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Filmmaker Couple Asks Themselves ‘Why the F*** Am I So Sad?’ to Reclaim the Narrative of Childlessness

After 14 years together, editor Nela Märki and cinematographer-producer Martin Rattini locate a kernel of sadness in a shared life they describe as happy: they have not been able to have children. Grief and love inform the couple’s first feature—they share directors’ credits—with the title “Why the F*** Am I So Sad?,” which documents their changing relationship to childlessness.

Their documentary project was pitched earlier this week at Thessaloniki’s Pitching Forum and has since received the Mediterranean Film Institute Doc Award, which consists of free participation in the 2024 edition of the MFI Doc Lab, a script development program dedicated to documentaries. Films that Märki has edited have screened at Locarno, CPH:DOX and IDFA, but “Why the F*** Am I So Sad?” will be a debut feature for both of them as directors. Rattini, who is also a cinematographer, produces with Italy’s Helios Sustainable Films.

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Speaking with Variety, Märki says she’d noticed nuanced depictions of childless couples were lacking in cinema, while the existent ones were mostly negatively tinted, particularly the women. Then, she understood the best way forward was to make a film about her and Martin’s story, and to do it together. “We thought, ‘We’re filmmakers, let’s document this!’,” says Rattini regarding the way the couple dealt with an ongoing cycle of IVF treatments, procedures invasive to the female body often billed as “an easy fix and a quick thing.” After a decade of trying to build a nuclear family, the two embarked on a journey to make “a film about what comes after you realize nothing works,” Märki says, suggesting that maybe there is something else to cherish in that situation, “living a happy life without children.”

Märki was open about her ambivalence on the topic of motherhood, being both “open” and “pressured” by societal expectations.” In the titular question, they consider the pitfalls of identity as defined against a rigid idea of the “normal” nuclear family: “If we weren’t able to do this ‘normal’ thing, are we not part of the ‘normal’ people?,” she asks. In the process of researching childlessness, she noticed how strong the recurring narrative is, and how one-sided: if you don’t have kids, you lack something fundamental.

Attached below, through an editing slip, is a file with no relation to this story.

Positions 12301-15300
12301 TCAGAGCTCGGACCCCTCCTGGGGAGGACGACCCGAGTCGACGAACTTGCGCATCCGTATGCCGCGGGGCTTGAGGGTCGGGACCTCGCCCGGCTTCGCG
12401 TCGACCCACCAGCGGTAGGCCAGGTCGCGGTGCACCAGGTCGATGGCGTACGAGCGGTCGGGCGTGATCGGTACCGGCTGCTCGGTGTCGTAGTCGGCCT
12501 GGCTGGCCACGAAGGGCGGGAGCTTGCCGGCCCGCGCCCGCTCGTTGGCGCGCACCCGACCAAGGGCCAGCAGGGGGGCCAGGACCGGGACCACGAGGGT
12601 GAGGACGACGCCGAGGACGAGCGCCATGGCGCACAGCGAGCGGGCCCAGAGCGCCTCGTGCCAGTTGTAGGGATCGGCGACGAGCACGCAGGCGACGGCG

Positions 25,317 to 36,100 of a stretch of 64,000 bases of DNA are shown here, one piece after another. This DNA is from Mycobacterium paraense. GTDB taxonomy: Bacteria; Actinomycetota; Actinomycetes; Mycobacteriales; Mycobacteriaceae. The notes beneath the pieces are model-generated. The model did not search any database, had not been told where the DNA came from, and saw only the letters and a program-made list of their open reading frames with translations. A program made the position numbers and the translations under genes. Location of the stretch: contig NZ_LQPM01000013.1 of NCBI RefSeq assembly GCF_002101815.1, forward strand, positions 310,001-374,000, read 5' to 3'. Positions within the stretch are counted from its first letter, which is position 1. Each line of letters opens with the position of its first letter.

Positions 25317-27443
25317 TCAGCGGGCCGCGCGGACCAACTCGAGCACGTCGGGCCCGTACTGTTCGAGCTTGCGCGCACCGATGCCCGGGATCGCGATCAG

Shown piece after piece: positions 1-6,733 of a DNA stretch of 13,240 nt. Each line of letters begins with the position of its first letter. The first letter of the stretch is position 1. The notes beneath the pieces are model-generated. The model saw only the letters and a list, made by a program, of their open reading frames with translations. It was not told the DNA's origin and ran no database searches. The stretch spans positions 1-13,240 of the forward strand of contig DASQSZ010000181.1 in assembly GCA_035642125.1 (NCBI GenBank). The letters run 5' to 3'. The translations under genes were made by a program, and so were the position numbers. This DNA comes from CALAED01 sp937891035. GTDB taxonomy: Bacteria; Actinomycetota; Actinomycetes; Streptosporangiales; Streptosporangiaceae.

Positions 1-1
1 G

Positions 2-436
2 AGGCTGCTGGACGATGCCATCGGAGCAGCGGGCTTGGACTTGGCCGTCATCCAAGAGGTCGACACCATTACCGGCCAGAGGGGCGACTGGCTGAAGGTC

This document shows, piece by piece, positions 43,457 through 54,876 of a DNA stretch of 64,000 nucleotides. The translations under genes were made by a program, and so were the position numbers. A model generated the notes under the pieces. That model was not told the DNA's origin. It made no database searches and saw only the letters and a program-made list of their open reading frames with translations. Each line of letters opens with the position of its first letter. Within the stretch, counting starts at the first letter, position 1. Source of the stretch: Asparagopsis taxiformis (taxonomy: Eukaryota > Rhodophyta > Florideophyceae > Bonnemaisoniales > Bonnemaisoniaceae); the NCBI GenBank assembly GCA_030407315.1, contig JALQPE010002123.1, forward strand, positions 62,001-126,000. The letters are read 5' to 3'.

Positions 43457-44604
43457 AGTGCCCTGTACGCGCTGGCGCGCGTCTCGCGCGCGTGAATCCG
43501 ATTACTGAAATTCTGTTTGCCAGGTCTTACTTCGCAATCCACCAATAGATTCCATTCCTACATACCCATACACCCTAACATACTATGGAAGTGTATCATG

After the age of 40, as Westerners, they noticed that exclusion and isolation happen almost naturally when you’re the only childless couple in a friend group. This aspect of the social rules made them consider “Why the F*** Am I So Sad?” also a project where they can question belonging. “Almost a quarter of the population of Western Europe and Japan never have children, so what about them? Nobody talks about them, at least not in a very positive light,” Märki says.

Developing this documentary project has allowed the couple to turn the camera on themselves and each other for the first time in such an intense way. “Why the F*** Am I So Sad?” mixes an archive of holiday memories, filmed on Super 8 with an underwater camera, with digital, 4K or smartphone footage of their daily life now, as it unfolds. “These are our so-called ‘happy moments’,” Rattini says, poking fun at the idea of a perfect—and perfectly documented—couple, “because when you film each other on analogue film for 10 years, on every vacation, you end up with a representation of the perfect couple.”

Additionally, Märki and Rattini will digitalize and incorporate archive materials from their own families to complement the structure. An important part they have also mapped out is a part where they reflect on the dreams and aspirations they’ve had, and “also things we cannot tell each other, like our fears,” Märki says. The two have slightly different attitudes toward childlessness depending on their individual backgrounds, so to tell their different stories, she says, they plan to involve therapists as facilitator figures. Contrasting with the imagery of a “perfect couple” is raw honesty in their shared search for ways to “free yourself from internalized social narratives and stereotypes,” she says.

The Thessaloniki Documentary Festival runs March 7 – 17.

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